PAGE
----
Management of water resources in agriculture in Turkey
Dr. Nüvit SOYLU
Availability of water is a crucial factor for agricultural growth. Efficient management of water resources has very high returns, not only in terms of increasing the productive capacity of the agricultural sector, but also in reducing pressures on the environment from agriculture. It is estimated that irrigation increases per capitaGDP in agriculture by approximately 5-6 times (DSI, 2009a). However, by the end of 2013, only 62% (5.8 million ha) of irrigated land was irrigated .Overall, compared with many OECD countries, pressures on water quality from farming are low, although agricultural pollution of water bodies from nutrients is a concern in some irrigated areas .
Irrigated agriculture currently consumes about 75% of total water consumption, which is about 30% of renewable water availability. Half of the crop production in Turkey relies on irrigation. Most of the irrigation water (80%) is derived from surface sources. Approximately 90% of the total irrigated area is irrigated by using surface irrigation methods, such as furrowing. The remaining 10% is irrigated by pressurised irrigation systems, such as sprinklers and drip emitters.
The operation and management responsibilities of irrigation schemes have been gradually transferred from the General Directorate of State Hydraulic works (DSI) − the central water agency in Turkey − to self-financing local water-user organisations, such as village administrations, municipalities and co-operatives. Approximately 96% of all irrigation schemes are now operated and maintained by water-user organisations, and only 4% by the DSI (compared with 95% by the DSI in 1993).
These changes were important steps forward in making efficiency improvements in the use of scarce water resources.But it didin't work as expected . “İrrigation and Water Resource with a Focus on Irrıgation Prioritasition and Managament” Report prepared by World Bank in 2006 admitted that " Admirable transfer of the irrigation scheems to farmers might be earlier ,faster and larger then normal and acceptable process.
Therefore even they expected reduce the burden of the operational and maintenance costs of the government, and increase water prices and collection rates couldn't be achived.
Pricing is differentiated according to the crop and is charged on per-hectare basis. There is almost no volumetric system for irrigation, whereas volumetric charges are common in domestic and industrial water-use.
More radical changes in water management policies are needed
Radical changes in water management policies are needed while only 42% of Turkey’s available exploitable water potential was consumed in 2013, water use could reach the maximum exploitable level by 2023 .The combination of expanding urbanisation, unfavourable global climatic conditions and increasing agricultural production will result in increased total water requirements and give rise to sectoral competition for water resources. These pressures will entail the need to make major changes to water policies in both the medium and the long term, and, as the consumer of approximately two-thirds of the country’s water resources, agriculture will be required to assume a significant share of the burden.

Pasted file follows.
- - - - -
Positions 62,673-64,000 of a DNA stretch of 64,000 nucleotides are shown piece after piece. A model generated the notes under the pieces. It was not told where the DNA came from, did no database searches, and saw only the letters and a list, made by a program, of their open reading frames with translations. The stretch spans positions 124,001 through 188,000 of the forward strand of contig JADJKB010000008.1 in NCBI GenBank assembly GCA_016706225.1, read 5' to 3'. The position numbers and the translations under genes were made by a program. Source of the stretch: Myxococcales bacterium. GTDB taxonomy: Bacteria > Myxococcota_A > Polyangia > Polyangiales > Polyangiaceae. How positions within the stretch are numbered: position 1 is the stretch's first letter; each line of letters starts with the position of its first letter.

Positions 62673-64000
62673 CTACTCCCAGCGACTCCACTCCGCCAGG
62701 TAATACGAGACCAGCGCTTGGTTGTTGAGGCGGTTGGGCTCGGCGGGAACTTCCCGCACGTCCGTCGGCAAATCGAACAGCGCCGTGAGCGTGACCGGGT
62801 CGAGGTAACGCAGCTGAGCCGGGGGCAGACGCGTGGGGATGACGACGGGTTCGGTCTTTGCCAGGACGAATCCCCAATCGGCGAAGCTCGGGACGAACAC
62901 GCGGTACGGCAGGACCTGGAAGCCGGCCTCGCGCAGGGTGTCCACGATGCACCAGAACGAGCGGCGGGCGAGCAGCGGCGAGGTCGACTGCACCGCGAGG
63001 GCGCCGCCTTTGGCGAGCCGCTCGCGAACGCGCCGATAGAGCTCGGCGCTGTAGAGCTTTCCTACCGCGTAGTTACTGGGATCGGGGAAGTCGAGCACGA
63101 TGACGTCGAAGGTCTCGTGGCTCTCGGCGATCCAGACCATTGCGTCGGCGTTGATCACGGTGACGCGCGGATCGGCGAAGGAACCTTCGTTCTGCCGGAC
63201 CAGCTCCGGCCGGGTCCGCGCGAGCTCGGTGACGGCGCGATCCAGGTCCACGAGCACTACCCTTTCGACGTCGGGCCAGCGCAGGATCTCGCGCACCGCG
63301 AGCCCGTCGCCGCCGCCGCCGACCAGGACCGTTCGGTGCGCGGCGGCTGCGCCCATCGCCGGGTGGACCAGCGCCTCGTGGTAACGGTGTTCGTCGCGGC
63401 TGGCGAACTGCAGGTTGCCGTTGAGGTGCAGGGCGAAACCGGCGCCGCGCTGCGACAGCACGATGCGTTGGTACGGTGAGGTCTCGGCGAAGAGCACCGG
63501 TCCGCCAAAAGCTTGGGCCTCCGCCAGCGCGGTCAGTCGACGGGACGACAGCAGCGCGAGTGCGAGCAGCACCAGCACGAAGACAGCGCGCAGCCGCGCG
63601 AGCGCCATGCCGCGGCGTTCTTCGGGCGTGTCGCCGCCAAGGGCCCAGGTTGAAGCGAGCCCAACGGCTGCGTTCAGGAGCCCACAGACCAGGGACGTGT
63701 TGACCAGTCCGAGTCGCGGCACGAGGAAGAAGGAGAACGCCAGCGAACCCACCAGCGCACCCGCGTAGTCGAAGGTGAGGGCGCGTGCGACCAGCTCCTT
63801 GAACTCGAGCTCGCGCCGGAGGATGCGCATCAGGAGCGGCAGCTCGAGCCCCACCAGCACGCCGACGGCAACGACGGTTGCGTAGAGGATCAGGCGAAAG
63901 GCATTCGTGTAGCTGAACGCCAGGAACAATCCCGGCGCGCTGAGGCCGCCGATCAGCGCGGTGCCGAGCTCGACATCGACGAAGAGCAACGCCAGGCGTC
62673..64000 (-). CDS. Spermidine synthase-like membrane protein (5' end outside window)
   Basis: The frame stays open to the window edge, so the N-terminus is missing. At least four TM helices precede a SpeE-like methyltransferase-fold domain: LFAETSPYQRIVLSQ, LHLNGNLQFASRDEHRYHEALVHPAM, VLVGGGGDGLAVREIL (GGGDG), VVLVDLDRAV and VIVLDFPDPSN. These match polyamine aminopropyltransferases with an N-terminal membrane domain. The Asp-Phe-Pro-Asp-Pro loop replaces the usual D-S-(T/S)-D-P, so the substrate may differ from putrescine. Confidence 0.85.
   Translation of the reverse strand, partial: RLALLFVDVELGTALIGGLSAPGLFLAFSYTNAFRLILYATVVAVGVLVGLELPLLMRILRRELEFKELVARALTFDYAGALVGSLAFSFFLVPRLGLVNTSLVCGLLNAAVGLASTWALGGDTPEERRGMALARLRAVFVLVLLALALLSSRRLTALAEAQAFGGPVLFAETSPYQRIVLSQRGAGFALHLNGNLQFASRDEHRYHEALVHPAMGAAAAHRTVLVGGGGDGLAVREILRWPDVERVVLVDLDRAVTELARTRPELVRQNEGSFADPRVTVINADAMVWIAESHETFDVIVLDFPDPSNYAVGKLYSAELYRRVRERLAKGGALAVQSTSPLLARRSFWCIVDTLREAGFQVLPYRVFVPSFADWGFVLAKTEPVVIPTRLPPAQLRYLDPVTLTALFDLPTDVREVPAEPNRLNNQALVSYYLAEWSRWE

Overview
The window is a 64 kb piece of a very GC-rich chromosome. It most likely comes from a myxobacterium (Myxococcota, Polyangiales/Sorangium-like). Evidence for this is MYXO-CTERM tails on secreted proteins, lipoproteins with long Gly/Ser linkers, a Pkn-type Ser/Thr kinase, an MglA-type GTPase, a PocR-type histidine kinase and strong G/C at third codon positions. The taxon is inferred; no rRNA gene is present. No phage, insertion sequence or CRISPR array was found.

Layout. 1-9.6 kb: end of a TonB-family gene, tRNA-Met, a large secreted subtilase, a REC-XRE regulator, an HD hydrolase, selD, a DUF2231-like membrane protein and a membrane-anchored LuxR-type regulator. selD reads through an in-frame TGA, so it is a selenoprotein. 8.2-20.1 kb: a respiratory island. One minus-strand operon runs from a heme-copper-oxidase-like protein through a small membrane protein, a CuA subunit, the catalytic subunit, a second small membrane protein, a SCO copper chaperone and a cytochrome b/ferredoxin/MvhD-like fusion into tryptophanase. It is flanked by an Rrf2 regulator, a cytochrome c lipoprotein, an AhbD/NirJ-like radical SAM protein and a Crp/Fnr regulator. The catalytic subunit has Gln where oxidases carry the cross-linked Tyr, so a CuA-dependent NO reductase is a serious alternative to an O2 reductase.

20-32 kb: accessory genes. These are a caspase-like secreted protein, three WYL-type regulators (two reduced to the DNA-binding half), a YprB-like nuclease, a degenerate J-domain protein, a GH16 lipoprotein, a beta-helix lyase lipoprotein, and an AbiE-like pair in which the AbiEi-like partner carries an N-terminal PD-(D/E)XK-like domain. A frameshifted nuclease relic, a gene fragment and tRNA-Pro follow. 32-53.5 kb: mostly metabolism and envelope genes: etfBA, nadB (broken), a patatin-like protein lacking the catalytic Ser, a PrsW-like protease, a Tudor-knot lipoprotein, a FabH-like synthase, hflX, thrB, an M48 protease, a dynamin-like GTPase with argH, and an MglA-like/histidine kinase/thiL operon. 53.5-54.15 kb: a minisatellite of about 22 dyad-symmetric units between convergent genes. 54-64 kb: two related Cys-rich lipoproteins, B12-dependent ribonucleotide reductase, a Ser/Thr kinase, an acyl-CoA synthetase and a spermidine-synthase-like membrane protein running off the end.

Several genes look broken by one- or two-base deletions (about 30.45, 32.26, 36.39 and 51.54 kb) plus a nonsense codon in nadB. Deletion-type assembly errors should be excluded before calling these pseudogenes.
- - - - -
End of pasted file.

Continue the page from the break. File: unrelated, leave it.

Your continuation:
A more efficient use of water resources in agriculture would require implementation of policies on several fronts.But farmers socio-economical condiditons must also be considered. On pricing, for example, determination of irrigation fees should be proportional to income and other expenditure of farmers. Especially strenghteen of the water users organistaions structural and operational abilities would bring more efficient use of irrigation water.
Irrigation management practices to restrict water losses from the irrigation infrastructure, particularly in areas of high evaporation, need to be improved. Training farmers to adopt crop-soil-water management is of the utmost importance. It has been estimated that if sprinkler and drip irrigation methods were utilised, in place of traditional methods, farm efficiency would increase by 20% and 30%, respectively . For large-scale irrigation projects, such as the GAP (which covers 1.8 million ha, or 20% of the total irrigable arable land in Turkey), in addition to ensuring adequate financing, care should also be taken to address the consequent environmental impacts.
In the field of legislation, the legal framework needs to be strengthened. Several pieces of legislation and regulations have been created to address specific issues, but they do not form an integrated framework for the effective management of water resources. The existing laws and regulations do not provide a definition of water rights. For example, extended periods of drought resulted in the full deployment of water resources in the western and central regions, involving the transfer of water from irrigation to domestic and industrial use .The legislative arrangements should include and give priority to participatory management and eater users organisations.
Source : OECD (2011), Evaluation of Agricultural Policy Reforms in Turkey, OECD Publishing.http://dx.doi.org/10.1787/9789264113220-en